Emily L. Stephens’ previous work for The Toast can be found here.
“I believe that what we become depends on what our fathers teach us at odd moments, when they aren’t trying to teach us. We are formed by little scraps of wisdom.” – Casaubon, narrator of Umberto Eco’s Foucault’s Pendulum
It’s a common trope: the father as a teller of tall tales, spinner of stories, a larger-than-life figure who molds our ambitions and relationships. Whether he’s cast as a fiercely loving stalwart, a scornful critic, or a straight-up flim-flam man, in these three films a father is the beacon lighting a girl’s path. A father’s presence – and, crucially, his absence – shapes a daughter’s sense of the world, and of her place in it.
Benh Zeitlin’s Beasts of the Southern Wild (2012) takes that quite literally. Eking out their life on the bounty of The Bathtub, an imagined makeshift territory in the bayous of Louisiana, Wink (Dwight Henry) defines the laws and limits of the world for six-year-old daughter Hushpuppy (Quevanzhané Wallis), telling her that their swampy, wild home is “the prettiest place on earth” and instilling in her hostility and disdain for the conventional communities settled over the horizon, on the solid land.
Just as Hushpuppy’s knowledge of a larger world comes second-hand from her trusted father’s tongue, so her lessons from Wink come second-hand to us. “Daddy says up above the levee on the dry side, they’re afraid of the water like a bunch of babies. They built the wall that cuts us off. They think we all gonna drown down here. But we ain’t going nowhere.” He teaches her that The Bathtub has “more holidays than the rest of the world.” “Up in the dry world,” Hushpuppy narrates over the play and party of a gathering in The Bathtub, “they only got holidays once a year.” And, heartbreakingly, “Daddy says brave men don’t run from their home.” Daddy says a lot of things; Hushpuppy tries to live up to all of them.
Stories aren’t the only thing Hushpuppy learns from her father. She’s learned self-sufficiency and audacity, and a certain dogged resignation, too. Wink’s mercurial tempers and stubborn insistence on their subsistence life put Hushpuppy in jeopardy, as does his increasingly unstable health. And Hushpuppy knows it. She hides from his wrath in a cardboard-box fort, scraping out her own stories in raw charcoal on its interior, coolly narrating “If Daddy kill me, I ain’t gonna be forgotten.” When Wink disappears for days at a time, Hushpuppy sustains herself on a concoction of cat food and canned soup. “If Daddy don’t get back soon, it gonna be time for me to start eating my pets.”
Wink romanticizes the freedoms of their life and he won’t brook dissent or persuasion, not in the face of the decaying landscape that’s driving away his neighbors, not even in the face of a brutal storm promising to devastate The Bathtub, destroying every inch of the world that he’s allowed his tiny daughter to know.
With brusque authority, he spins tales of their future – cobbling together a life from the scraps and refuse that floats their way, catching fish with their bare hands, waiting out storms and floods that will leave them lonely rulers of the land – and of their past, as he reminisces about her mother, who is visible to us only in snatched glimpses: a hand trailing along a kitchen counter, a winking eye, slim back and narrow hips clad in white briefs as she shoots a gator.
Wink looms large in his daughter’s life. He’s Noah and Prospero wrapped up together, the man who weathers storms and casts spells, who gave her life and gives her the world. But even the imperious and charismatic Wink cannot limit the world of Hushpuppy’s imagination, which travels far beyond The Bathtub to envision aurochs encased in polar ice and to consider a whole universe, of which she is only a tiny piece.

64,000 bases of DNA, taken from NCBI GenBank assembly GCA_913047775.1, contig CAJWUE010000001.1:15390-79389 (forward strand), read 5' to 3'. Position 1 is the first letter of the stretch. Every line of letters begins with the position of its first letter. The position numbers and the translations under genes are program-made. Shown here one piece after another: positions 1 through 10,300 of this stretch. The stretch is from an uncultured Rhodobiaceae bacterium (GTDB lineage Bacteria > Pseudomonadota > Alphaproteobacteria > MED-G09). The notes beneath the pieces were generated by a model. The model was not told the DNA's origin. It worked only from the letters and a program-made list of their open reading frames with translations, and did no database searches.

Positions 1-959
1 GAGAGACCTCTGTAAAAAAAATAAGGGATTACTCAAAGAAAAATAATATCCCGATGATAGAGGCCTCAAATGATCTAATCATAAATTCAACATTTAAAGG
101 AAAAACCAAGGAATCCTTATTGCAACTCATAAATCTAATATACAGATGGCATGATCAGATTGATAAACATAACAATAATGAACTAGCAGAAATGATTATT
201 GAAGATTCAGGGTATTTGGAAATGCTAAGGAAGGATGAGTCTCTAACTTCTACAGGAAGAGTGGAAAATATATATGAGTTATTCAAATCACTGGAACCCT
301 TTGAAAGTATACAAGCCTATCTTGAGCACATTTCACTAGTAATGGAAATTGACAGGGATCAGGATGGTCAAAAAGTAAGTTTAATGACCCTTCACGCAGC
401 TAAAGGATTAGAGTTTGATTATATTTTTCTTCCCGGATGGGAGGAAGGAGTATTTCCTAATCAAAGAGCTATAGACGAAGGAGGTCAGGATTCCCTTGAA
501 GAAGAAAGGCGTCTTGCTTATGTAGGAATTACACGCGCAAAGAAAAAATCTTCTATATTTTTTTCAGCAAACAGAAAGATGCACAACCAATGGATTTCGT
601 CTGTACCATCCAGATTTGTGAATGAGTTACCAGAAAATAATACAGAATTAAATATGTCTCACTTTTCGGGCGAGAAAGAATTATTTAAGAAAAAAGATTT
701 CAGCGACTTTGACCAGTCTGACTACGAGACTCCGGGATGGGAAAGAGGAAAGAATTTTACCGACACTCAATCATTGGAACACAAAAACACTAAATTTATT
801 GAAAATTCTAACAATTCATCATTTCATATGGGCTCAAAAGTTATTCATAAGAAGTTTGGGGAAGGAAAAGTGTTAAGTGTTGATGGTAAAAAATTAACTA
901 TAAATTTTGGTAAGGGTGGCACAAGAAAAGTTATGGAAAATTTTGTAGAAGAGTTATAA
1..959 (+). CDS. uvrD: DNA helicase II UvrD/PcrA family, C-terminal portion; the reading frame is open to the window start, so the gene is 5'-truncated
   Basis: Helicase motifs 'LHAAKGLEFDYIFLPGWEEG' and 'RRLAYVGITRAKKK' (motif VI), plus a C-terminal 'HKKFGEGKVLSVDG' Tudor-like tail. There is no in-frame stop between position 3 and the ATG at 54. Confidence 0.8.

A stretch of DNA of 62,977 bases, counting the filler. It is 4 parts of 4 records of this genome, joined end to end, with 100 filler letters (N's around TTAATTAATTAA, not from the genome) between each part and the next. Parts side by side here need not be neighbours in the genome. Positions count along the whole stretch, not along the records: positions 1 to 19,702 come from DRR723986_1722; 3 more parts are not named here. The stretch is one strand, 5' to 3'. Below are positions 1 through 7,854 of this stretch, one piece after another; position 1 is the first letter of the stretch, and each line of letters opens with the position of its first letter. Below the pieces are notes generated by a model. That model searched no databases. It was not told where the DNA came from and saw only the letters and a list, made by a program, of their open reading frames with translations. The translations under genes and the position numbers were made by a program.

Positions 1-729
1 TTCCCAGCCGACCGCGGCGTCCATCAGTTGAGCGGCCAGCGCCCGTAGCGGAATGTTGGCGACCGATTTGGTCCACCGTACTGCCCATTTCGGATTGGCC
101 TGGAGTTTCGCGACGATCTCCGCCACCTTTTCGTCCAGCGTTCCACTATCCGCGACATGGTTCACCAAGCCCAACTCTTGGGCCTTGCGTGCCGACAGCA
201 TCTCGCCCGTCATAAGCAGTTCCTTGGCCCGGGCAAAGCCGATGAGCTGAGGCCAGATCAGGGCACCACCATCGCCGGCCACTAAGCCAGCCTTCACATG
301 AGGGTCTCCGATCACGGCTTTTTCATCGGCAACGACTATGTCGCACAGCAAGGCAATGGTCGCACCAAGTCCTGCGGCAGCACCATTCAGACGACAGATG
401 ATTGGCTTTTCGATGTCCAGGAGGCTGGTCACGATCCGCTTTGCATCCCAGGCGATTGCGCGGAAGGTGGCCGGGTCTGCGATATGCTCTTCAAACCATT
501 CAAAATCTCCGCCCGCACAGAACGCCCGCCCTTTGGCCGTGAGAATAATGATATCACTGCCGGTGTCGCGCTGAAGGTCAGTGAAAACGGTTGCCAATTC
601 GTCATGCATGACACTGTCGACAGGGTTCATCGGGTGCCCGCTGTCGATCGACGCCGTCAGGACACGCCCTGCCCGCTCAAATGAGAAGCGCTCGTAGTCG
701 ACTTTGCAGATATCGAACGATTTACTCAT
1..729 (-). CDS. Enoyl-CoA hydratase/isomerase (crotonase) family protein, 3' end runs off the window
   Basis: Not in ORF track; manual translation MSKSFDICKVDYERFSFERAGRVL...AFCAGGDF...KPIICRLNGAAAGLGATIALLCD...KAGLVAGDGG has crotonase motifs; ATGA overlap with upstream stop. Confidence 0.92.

Are the aurochs a metaphor for Hushpuppy’s very real terror of the climate change gradually destroying her community, or of a more submerged fear: a fear of Wink and for Wink, a fear of his furies, of his sometimes scathing disfavor, of his absences, for the life of which he seems so careless? It hardly matters; to a child as young as Hushpuppy is, uncertainty of the physical world and uncertainty of a parent’s care are equally apocalyptic.
“The whole universe depends on everything fitting together just right. If one piece busts, even the smallest piece, the entire universe will get busted.” Together, Wink and The Bathtub encompass Hushpuppy’s universe and, as she observes over and over again, the universe is crumbling.
Peter Bogdanovich’s Paper Moon (1973) makes the most of its barren, crumbling Depression-era setting, casting the story of a motherless little girl and the grifter who just might be her daddy against a hardscrabble black & white world of flat horizons and dusty roads, a whole world with nothing much in sight but the squabbling pair as they ramble from town to town.
Little Addie Loggins (Tatum O’Neal) doesn’t have much: a mother in a coffin, a cigar box holding her scant few treasures, and an aunt in Missouri who didn’t even come to Kansas for the funeral. Heck, almost nobody made it to the funeral: just Addie, the preacher, and two neighbor ladies. Traveling Bible salesman Moses Pray (Ryan O’Neal) and his rattletrap car rumble up just in time to drop flowers into the grave – and to get saddled with the task of transporting Addie to her Aunt Billie along his route.
But ol’ Moze knows how to make something from nothing. On the way out of Kansas, he pays a quick stop to the kin of the drunk driver who killed Addie’s mother and shakes him down for $200, which Moze promptly spends on auto repairs, new tires, even a shiny new hood ornament – and a single half-priced ticket on the night train to Aunt Billie’s hometown, a long lonely ride for a small-town nine-year-old. He’s fixed up his car, lined his pockets, and got himself shed of that kid all in an afternoon. Yessir, Moses Pray, that fast-talking flim-flammer, has set himself up pretty sweet.
Or so he thinks. In the hard-knock world of Paper Moon, the only person faster-talking, quicker-witted, and shrewder than Moses Pray is little Addie Loggins. He can outfox just about anybody, but she makes him look like a bumbling rube. Addie sees through his spiels and glad-handing with easy intelligence, adding her own canny spins to his schemes with a guileless face that none of his marks can resist. Like father, like daughter, you might say.